Good thread, and one that comes up quite often on every bodybuilding forum. Something to take away from it is, not to neglect either the flat or incline bench if you're serious about pec development.
I personally like to rotate every month or so, emphasing on one or the other - i.e. if I'm going to emphasise my incline, I'll do incline before bench, and a few more sets at a higher intensity. Then when I want to emphasis flat, I'll do the opposite.
Always depends on the individual tho.
05-19-2011, 08:10 PM
06-13-2011, 03:34 PM
Muscle fibers ONLY pull toward their center. You cannot tell it to pull toward one side more than the other.
As for the inner and outer grip...the only thing your manipulating is the amount of tension your triceps have during the movement. Inner grip works more tris, outer grip helps to activate more pec major fibers.
You cannot pretend to know A&P just cause you workout.
06-13-2011, 05:22 PM
Studies may not validate that different areas of the pectorals can be targeted, but the burning in my chest validates it enough for me. After some workouts my outer chest burns and is sore but not the inner. Then, after other types of workouts the inner portion of my chest burns while the outer doesn't feel anything. It may just be in my mind but I don't see how it could be. Of course, I failed A&P the first time I took it so theres no tellin lol.
06-13-2011, 05:34 PM
I haven't seen any studies, but personally I feel I can target my inner and outer, by changing grip.
I've been able to get that defined line down the middle, only by certain exercises. Not sure what it's called, but holding two dumbells together and pushing on a slight incline, seems to work for this, for me... just saying. Not sure why or how though...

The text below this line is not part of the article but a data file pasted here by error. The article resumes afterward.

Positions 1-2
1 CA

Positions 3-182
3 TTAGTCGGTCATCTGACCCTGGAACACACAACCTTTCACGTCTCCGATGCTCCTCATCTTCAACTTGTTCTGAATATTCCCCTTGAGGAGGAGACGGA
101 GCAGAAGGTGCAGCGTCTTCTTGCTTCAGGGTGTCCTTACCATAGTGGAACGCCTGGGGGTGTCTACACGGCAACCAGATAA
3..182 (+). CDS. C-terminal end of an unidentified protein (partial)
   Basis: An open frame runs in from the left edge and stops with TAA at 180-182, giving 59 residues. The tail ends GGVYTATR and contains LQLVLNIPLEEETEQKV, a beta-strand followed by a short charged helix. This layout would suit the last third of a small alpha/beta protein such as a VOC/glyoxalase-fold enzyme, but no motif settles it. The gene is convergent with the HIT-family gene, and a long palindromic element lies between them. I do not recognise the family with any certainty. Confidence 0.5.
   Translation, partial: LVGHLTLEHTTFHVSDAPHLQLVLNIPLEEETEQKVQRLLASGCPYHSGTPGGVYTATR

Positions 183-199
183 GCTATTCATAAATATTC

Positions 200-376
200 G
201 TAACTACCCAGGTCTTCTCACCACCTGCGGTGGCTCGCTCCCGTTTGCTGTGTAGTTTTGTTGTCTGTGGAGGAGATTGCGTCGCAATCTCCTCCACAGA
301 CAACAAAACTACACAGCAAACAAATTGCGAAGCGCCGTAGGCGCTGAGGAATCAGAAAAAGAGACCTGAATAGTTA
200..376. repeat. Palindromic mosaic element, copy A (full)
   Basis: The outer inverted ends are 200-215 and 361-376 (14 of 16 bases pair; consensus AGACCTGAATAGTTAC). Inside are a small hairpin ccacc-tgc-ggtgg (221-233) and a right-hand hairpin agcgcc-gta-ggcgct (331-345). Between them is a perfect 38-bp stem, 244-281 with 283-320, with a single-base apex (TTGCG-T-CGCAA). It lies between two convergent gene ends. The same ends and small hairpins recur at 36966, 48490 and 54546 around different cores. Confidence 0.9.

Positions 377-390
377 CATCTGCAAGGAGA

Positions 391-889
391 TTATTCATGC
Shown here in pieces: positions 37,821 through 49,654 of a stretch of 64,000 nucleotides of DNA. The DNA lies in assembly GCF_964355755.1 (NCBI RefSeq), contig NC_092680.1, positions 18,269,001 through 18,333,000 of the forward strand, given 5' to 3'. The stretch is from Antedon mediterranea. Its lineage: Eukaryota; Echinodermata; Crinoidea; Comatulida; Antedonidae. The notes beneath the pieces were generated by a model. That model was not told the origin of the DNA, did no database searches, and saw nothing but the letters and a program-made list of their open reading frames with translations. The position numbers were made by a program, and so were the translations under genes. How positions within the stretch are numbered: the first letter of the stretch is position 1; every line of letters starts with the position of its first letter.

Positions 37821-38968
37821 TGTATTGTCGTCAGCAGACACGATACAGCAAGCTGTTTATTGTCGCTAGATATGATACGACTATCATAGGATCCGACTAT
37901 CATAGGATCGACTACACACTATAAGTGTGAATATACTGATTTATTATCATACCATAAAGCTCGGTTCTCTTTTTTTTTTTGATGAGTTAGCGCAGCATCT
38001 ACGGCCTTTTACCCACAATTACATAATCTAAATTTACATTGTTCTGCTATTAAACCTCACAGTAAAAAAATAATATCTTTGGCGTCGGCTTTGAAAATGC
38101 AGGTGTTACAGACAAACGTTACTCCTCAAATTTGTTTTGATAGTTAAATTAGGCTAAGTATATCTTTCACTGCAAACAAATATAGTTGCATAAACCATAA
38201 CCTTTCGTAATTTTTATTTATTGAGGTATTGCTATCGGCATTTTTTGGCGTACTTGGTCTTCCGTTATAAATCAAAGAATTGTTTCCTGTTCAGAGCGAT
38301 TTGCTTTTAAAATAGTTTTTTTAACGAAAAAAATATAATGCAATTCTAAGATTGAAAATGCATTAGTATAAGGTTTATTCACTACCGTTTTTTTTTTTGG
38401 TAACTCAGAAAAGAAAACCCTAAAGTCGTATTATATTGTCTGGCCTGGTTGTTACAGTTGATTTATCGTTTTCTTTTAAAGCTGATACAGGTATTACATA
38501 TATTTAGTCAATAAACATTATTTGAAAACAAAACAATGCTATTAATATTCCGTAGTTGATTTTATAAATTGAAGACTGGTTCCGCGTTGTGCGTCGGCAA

But you can test this yourself. Flex the pec on one side of your chest, while slowing moving your arm to the opposite side, and feel the inside of your chest. As your arms gets closer to the center (ie: narrow grip), if you use your other hand to feel it, you should feel the inner portion of your pec really harden/tighten up. As you move your arm back out wide, the tension moves more to your front delt/outer chest.
06-14-2011, 11:59 AM
06-14-2011, 11:03 PM
Neuromuscular physiology is not my strong suit, but this is interesting because I feel their must be some relationship between muscle length during a contraction, and where the most tension is placed within the muscle. In other words, does muscle tension remain evenly spread throughout the entire pec major (or one of the heads) during a complete muscle contraction... or does it transfer inward from the origin/insertion towards the middle as the muscle shortens?
I would instinctively say that the latter is true, but I haven't studied the neuromuscular aspects of weight-training yet so I'm truly not sure.
06-15-2011, 08:10 AM
The origin of the the sternal head of the pec major is quite expansive, however. It includes the sternum, the first 7 or 8 costal cartiliges, and even a little bit onto the apneurosis (connective tissue) of the external obliques. That said, the origin of the pec depending on the fiber may be the sternum (ie. inner) or further onto the costal cartilige (outter). Displacement of where the fibers originate and rib cage structure are just one of the genetic make ups that account for various shapes of developed pecs between individuals.
During contraction, however, the entire fiber shortens. One nerve innervates a number of muscle fibers...not several nerves innervating different areas of each fiber.
06-15-2011, 02:53 PM
06-15-2011, 04:45 PM
I guess I'm referring more to muscle damage than actual motor recruitment. I agree you cannot target the recruitment of motor neurons in different parts of a single muscle. What i'm not sure about is whether or not different angles, exercises, contraction length etc... create more stress tension on various parts of a single muscle (i.e. the inner/outer portion of the pec major). And if so, would this lead to more muscle damage and hypertrophy of a particular portion of the pec or not.